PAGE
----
The ‘war-style’ card play is (broadly speaking) the sort of adversarial contest I use – the main difference being that I use dice challenges that are modified by equipment, skill, and (most importantly) how much of a risk -to gain a greater advantage- players wish to take to achieve their goals.

    The state of any particular aircraft within an engagment in my game generally matches the “Down in Flames” system = neutral, advantaged (being on the wrong end, I assume?), and tailing (having the upper hand).  The difference is that I use a numerical scale to indicate the degree of how good/bad a position an aircraft is in (relative to another), ie: Being at, say, a -2 is not so bad, while holding a +8 on another would represent a fairly solid lock on their tail.  The specific relative positions are left to players’ imaginations as well as the decision to attack (and how much of any existing ‘advantage’ will be expended on that attack).

    The specific maneuvers on the cards (scissors, roll, etc…) are the sort of things that I leave to a player’s imagination to flesh out the (admittedly) boring dice rolls.  Again, I point out that such ‘dressing up’ of dice rolls is a standard RPG facet that doesn’t do anything to diminish the enjoyment players have, however much one may miss pushing the little model around the tabletop.  The “Lacquered Coffins” system also uses dice rolls to represent some movement/maneuvering: Check out the battreps posted by Just Jack ( http://www.thewargameswebsite.com/forums/topic/modern-dogfight-using-lacquered-coffins-modified/ ) for examples of such rolls being given a story.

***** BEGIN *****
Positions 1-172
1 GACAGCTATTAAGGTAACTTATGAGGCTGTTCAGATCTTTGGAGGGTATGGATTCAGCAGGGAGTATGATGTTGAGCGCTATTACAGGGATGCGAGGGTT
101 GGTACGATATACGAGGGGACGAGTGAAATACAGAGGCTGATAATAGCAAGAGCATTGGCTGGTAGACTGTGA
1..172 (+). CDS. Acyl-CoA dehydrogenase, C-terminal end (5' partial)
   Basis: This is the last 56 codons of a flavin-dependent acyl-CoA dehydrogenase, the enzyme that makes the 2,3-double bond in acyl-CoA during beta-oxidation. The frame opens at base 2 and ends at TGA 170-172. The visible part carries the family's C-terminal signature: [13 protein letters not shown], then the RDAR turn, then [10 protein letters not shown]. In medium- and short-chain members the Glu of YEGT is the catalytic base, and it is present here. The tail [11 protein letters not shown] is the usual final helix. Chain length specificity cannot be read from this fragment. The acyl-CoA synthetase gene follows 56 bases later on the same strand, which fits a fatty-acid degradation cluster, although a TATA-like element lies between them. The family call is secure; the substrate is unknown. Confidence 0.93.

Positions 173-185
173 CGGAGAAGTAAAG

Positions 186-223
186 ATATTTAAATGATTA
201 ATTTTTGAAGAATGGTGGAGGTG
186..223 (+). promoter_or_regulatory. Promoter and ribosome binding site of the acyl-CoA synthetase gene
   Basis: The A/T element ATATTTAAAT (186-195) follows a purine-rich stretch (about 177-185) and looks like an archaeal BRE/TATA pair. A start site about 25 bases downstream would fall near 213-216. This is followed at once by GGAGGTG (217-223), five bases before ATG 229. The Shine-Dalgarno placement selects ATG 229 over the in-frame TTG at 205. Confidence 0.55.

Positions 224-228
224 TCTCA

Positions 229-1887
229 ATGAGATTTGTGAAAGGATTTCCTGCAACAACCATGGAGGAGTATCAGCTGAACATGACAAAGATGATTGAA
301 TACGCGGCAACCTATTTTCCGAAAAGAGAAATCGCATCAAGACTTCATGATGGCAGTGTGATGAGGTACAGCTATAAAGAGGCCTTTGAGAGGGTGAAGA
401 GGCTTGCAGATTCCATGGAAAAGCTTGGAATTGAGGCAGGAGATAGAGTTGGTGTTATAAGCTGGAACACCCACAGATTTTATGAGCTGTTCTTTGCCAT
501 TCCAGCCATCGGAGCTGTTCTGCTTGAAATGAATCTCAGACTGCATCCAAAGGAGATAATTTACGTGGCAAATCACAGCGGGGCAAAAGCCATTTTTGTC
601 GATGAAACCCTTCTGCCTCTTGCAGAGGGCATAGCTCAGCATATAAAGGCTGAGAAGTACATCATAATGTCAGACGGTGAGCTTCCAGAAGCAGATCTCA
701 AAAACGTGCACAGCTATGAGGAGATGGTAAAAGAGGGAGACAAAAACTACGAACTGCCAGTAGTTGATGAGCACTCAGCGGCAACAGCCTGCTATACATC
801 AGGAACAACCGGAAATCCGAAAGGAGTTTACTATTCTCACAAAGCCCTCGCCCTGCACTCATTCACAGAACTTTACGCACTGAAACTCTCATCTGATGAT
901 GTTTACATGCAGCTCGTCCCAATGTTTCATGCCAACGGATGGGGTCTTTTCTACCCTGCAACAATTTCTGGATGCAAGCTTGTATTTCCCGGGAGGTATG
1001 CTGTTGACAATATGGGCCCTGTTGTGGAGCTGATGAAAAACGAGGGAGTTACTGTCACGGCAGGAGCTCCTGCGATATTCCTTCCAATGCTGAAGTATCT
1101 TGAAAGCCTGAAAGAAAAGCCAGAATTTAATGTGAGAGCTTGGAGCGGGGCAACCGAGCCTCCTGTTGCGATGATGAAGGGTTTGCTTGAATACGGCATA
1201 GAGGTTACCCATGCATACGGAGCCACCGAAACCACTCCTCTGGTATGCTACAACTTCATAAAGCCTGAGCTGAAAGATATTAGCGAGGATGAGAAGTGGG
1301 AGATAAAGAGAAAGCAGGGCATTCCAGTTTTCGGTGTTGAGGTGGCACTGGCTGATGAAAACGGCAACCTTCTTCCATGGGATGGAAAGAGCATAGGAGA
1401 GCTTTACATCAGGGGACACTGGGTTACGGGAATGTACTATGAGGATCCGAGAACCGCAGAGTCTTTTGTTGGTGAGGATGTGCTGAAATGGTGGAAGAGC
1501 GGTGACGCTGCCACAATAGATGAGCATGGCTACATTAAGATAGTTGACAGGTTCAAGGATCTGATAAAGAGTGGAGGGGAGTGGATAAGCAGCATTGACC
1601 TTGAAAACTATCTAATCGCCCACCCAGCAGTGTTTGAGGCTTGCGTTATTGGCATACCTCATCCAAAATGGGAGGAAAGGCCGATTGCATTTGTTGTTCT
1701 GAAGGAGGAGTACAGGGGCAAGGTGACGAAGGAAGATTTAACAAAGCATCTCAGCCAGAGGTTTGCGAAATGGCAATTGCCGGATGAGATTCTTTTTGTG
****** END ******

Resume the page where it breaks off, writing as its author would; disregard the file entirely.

’nuff for now.

    Don

     

    PS – Will, I appreciate you responses.  I’ll try to find time to answer your post later today.

    https://brawlfactory.net/

    #64901
    Don Glewwe
    Participant

    So I guess I’m still not sure I grasp what you’re aiming for.

    Simply put, it’s trying to present a different POV for the decisions a player/pilot makes.  In many of the game/AAR discussions I’ve seen/participated in the issues/decisions  expressed have rarely had anything to do with specific maneuvers/movement.  Instead, the posts have expressed intents and/or tactical objectives.  The truth is that point and shoot games don’t address (or even involve) those type of decisions beyond a vague implication, ie: I moved there and in such a manner as to attack that opponent.  The truth is that that intent/objective has nothing directly to do with the move executed in game terms.  The lack of that representation is (part of) what motivated me to go down the strange path currently tread.

    I do not fly aircraft, but I do play a fair number of virtual flight simulators…

    Nothing personal, but I can’t resist repeating my oft-used reply:

    Flight simulators are to the real thing as dryer lint is to sexual intercourse: either you haven’t done the latter, or your experience is not one to reference in comparison.